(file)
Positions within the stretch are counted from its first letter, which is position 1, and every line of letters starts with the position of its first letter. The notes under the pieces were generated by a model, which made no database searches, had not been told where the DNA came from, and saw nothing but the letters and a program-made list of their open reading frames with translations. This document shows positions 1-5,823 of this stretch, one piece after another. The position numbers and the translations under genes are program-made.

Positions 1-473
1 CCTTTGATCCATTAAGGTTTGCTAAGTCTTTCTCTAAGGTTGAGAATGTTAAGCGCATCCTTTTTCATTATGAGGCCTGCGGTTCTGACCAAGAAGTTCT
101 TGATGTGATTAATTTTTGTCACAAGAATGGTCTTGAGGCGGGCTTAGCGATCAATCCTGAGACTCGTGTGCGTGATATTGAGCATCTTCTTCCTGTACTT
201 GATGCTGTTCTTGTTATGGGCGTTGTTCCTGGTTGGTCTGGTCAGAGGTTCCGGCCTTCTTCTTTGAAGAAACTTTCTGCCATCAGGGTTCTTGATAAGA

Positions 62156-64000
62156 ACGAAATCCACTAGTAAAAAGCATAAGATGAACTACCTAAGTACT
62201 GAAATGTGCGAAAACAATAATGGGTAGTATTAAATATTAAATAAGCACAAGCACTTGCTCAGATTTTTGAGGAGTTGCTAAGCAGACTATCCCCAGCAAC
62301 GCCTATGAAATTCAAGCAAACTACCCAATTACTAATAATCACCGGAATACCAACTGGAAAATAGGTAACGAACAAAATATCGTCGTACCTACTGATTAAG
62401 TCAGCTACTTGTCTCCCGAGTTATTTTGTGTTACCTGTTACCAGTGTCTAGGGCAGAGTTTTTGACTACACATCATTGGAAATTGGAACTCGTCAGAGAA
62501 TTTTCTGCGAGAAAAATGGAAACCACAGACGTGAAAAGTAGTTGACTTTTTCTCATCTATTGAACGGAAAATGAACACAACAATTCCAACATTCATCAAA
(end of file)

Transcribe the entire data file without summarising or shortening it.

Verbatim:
Positions within the stretch are counted from its first letter, which is position 1, and every line of letters starts with the position of its first letter. The notes under the pieces were generated by a model, which made no database searches, had not been told where the DNA came from, and saw nothing but the letters and a program-made list of their open reading frames with translations. This document shows positions 1-5,823 of this stretch, one piece after another. The position numbers and the translations under genes are program-made.

Positions 1-473
1 CCTTTGATCCATTAAGGTTTGCTAAGTCTTTCTCTAAGGTTGAGAATGTTAAGCGCATCCTTTTTCATTATGAGGCCTGCGGTTCTGACCAAGAAGTTCT
101 TGATGTGATTAATTTTTGTCACAAGAATGGTCTTGAGGCGGGCTTAGCGATCAATCCTGAGACTCGTGTGCGTGATATTGAGCATCTTCTTCCTGTACTT
201 GATGCTGTTCTTGTTATGGGCGTTGTTCCTGGTTGGTCTGGTCAGAGGTTCCGGCCTTCTTCTTTGAAGAAACTTTCTGCCATCAGGGTTCTTGATAAGA

Positions 62156-64000
62156 ACGAAATCCACTAGTAAAAAGCATAAGATGAACTACCTAAGTACT
62201 GAAATGTGCGAAAACAATAATGGGTAGTATTAAATATTAAATAAGCACAAGCACTTGCTCAGATTTTTGAGGAGTTGCTAAGCAGACTATCCCCAGCAAC
62301 GCCTATGAAATTCAAGCAAACTACCCAATTACTAATAATCACCGGAATACCAACTGGAAAATAGGTAACGAACAAAATATCGTCGTACCTACTGATTAAG
62401 TCAGCTACTTGTCTCCCGAGTTATTTTGTGTTACCTGTTACCAGTGTCTAGGGCAGAGTTTTTGACTACACATCATTGGAAATTGGAACTCGTCAGAGAA
62501 TTTTCTGCGAGAAAAATGGAAACCACAGACGTGAAAAGTAGTTGACTTTTTCTCATCTATTGAACGGAAAATGAACACAACAATTCCAACATTCATCAAA